Hosting https://unionchurchss.org on InMotion Hosting since Jun 9, 2019 has been a good experience, even though on Jun 9, 2023 they increased the price from $119.88 to $155.88 a year:
Why not renting a virtual machine from a company such as DigitalOcean that specializes in cloud hosting for developers? Before answering that question, I want to explain that I mentioned specifically DigitalOcean because from the four well-known cloud hosting options that I know (DigitalOcean, Google Cloud Platform, Microsoft Azure and Amazon Web Services), DigitalOcean is the least expensive:
$6 a month may sound like a good deal. However, that solution would require hosting my own databases. In my experience, self-hosted databases and/or mail servers is not advisable because of their inherent challenges. For example, I posted at https://stackoverflow.com/questions/76788812/mysql-suddenly-exited-execstart-usr-sbin-mysqld-daemonize-pid-file-run-mys an issue I experienced with MySQL randomly failing for no apparent reason after several days of running without problems. The fix was easy, as I mentioned in that question: start/restart the MySQL service. But having that uncertainty of not knowing when MySQL will suddenly fail is unacceptable for a production system. The Stack Overflow user @suchislife wrote a comment to my question, that I 100% agree with:
"They way I fixed this was to stop hosting my own databases. Such a risk. Now I rent a managed MySQL database cluster with full access from digital ocean and it stays online for years. Email & Database hosting is no joke. Let a data-center manage hardware, patch updates and uptime so that you can focus on actual coding."
I am assuming that in his last sentence, @suchislife was referring exclusively to hosting email and database. Otherwise, I would disagree only with that sentence because hosting everything else (even if excluding specifically email and database) on a self-hosted server is precisely the concept behind using a cloud hosting for developers solution in the form of infrastructure as a service (IaaS). The solution proposed by @suchislife, as I understand it, would be to use platform as a service (PaaS) for email and database, and IaaS for everything else.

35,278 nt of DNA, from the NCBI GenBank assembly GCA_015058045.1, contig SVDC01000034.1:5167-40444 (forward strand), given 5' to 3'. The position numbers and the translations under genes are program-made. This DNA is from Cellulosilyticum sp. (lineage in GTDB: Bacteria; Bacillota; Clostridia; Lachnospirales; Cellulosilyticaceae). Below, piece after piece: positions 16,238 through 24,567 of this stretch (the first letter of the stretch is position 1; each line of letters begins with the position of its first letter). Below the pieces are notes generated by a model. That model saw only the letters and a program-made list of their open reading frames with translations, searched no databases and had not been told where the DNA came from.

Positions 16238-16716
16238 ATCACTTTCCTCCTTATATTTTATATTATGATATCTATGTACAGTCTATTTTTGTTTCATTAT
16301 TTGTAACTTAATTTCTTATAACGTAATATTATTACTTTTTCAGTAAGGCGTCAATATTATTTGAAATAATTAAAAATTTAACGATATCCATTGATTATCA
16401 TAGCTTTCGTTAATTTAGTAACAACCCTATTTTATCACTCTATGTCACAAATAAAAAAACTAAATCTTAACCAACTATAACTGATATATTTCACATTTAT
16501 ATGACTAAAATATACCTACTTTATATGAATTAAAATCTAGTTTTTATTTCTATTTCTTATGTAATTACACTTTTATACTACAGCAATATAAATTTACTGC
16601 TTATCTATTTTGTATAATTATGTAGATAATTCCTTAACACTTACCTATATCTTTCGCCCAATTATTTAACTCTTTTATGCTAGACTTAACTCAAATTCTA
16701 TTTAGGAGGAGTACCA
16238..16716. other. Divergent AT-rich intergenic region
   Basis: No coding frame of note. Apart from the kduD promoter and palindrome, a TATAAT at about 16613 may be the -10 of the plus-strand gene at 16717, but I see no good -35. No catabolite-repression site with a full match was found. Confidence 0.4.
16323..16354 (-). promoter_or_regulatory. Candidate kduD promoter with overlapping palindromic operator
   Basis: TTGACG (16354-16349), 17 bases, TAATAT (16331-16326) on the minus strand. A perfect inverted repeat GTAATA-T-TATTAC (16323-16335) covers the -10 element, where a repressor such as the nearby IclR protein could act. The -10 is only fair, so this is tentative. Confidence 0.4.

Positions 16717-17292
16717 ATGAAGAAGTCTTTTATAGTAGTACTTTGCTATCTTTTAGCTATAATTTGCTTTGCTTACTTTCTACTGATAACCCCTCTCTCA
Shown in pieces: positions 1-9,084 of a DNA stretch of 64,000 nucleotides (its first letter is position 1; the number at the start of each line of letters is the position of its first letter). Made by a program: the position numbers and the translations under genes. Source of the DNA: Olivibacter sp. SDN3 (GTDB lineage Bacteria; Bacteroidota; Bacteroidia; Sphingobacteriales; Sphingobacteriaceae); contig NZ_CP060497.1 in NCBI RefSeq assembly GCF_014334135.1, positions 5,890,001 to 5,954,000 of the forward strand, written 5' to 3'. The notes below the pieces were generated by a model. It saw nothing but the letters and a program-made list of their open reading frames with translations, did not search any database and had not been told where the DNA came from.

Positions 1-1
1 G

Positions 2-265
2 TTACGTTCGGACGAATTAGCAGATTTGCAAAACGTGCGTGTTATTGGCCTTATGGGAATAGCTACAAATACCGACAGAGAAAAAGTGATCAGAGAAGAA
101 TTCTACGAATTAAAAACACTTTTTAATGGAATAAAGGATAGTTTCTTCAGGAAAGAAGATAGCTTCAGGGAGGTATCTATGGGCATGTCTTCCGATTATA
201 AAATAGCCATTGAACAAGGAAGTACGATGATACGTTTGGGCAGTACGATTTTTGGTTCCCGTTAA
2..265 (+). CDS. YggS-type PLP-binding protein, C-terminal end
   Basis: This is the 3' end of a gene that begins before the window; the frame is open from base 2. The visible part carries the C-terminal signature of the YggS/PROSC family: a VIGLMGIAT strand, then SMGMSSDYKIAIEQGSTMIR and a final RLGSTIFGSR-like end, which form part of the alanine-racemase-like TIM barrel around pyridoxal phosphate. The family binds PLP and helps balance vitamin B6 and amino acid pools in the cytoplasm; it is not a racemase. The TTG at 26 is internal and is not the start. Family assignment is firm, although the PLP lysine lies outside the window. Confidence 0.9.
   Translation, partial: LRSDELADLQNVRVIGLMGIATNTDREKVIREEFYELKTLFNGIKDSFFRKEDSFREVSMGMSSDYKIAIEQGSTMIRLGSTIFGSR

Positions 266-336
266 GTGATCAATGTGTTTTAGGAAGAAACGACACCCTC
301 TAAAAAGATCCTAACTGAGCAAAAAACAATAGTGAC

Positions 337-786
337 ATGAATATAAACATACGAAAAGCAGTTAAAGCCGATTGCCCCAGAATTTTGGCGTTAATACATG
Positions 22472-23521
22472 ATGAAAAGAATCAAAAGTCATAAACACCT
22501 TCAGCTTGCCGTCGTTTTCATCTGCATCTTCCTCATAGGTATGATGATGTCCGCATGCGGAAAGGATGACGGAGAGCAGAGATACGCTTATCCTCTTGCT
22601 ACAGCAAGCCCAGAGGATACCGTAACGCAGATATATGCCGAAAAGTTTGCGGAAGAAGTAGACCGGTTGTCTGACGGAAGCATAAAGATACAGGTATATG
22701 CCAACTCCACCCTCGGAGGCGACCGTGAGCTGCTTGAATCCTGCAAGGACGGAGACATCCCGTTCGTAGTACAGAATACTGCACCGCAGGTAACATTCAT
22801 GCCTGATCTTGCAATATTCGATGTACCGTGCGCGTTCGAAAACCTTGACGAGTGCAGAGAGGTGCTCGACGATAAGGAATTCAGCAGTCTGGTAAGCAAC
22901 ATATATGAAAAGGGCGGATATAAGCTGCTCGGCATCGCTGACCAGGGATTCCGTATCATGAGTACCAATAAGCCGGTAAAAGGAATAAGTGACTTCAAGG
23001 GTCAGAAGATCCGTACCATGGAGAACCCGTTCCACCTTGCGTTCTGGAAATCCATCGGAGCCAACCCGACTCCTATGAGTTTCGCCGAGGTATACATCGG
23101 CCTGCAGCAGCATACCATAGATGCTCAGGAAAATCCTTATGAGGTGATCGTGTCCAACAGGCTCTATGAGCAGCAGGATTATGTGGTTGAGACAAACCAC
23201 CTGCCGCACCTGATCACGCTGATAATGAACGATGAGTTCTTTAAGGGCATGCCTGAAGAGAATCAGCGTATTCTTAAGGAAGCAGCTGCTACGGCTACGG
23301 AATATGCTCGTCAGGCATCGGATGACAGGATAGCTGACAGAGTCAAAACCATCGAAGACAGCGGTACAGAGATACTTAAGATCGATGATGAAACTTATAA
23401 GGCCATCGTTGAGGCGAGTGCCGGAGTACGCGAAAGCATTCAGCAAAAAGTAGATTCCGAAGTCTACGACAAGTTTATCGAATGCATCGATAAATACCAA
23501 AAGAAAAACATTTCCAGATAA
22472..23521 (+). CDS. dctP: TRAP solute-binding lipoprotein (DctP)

The cost of a basic DigitalOcean MySQL Managed Database is currently $15.00/month:
From its own website, DigitalOcean discourages people from running self-hosted mail servers: https://www.digitalocean.com/community/tutorials/why-you-may-not-want-to-run-your-own-mail-server. In previous paragraphs I discussed why I agree with that advice. That means adding the extra cost for hosting email elsewhere.The cost for a basic business email with Google is $6.00/month (or $7.20 per user per month when billed monthly):
Backups for a basic Droplet (DigitalOcean virtual machine or server) has a cost of $1.20/month:
Adding up the aforementioned prices for the DigitalOcean + Google business email solution, the result is $28.2/month. The InMotion Hosting solution, which includes email and MySQL database as part of their service, has a price of $15.49/month after including the cost of $2.50/month for automatic back-ups. In this case, the PaaS is significantly less expensive than the IaaS solution.
I prefer IaaS than PaaS for web hosting because it provides full control, flexibility, opportunity to scale, and the exclusivity of a dedicated server instead of having to share the server with other sites. The IaaS model also allows to have multiple websites on the same server but as a configurable option, if desired. In the PaaS model, servers are always shared with other websites unless a dedicated server is rented, but that is astronomically more expensive than an IaaS equivalent dedicated server.
As shown in this post, IaaS may not always be the least expensive option, and it requires more technical expertise for installation, implementation, upgrades, security and maintenance. PaaS can eliminate the end-of-support hassle, but IaaS gives full control and flexibility. It always comes down to a trade-off, pros and cons analysis.
UPDATE: I found an option less expensive than the Google business email solution. I shared my experience changing business email service provider from InMotion Hosting to Namecheap at https://jaimemontoya.com/blog/2023/11/25/17/00/.